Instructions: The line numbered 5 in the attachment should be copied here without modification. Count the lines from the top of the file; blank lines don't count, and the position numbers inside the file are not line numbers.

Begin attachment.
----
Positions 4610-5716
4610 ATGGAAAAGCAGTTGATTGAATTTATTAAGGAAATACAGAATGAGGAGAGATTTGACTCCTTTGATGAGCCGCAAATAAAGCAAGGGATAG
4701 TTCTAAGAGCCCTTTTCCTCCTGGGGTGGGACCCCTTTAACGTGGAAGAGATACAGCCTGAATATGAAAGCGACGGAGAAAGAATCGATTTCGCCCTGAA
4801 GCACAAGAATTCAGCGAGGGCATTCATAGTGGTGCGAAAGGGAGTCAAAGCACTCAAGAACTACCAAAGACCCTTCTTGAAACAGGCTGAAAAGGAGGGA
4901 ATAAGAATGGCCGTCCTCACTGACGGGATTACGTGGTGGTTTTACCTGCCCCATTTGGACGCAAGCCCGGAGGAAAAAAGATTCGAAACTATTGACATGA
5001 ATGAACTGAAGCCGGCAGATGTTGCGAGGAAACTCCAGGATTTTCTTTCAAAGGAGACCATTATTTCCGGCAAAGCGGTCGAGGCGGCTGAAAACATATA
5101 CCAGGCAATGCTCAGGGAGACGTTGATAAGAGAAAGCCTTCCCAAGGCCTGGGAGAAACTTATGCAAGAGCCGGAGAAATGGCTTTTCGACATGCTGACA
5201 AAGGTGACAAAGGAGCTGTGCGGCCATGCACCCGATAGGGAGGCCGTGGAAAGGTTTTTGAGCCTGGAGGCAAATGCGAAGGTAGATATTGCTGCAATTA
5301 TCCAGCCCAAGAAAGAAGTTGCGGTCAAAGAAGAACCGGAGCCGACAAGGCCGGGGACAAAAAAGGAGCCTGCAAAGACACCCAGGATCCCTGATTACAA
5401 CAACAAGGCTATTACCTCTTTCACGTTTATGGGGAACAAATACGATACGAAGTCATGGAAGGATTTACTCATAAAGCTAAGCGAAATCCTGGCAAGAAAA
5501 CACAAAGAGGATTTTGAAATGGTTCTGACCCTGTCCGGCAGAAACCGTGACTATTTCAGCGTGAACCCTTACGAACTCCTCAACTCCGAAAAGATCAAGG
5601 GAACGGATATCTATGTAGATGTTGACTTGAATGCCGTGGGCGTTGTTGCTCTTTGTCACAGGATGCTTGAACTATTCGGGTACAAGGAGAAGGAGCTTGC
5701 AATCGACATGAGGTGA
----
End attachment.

4901 ATAAGAATGGCCGTCCTCACTGACGGGATTACGTGGTGGTTTTACCTGCCCCATTTGGACGCAAGCCCGGAGGAAAAAAGATTCGAAACTATTGACATGA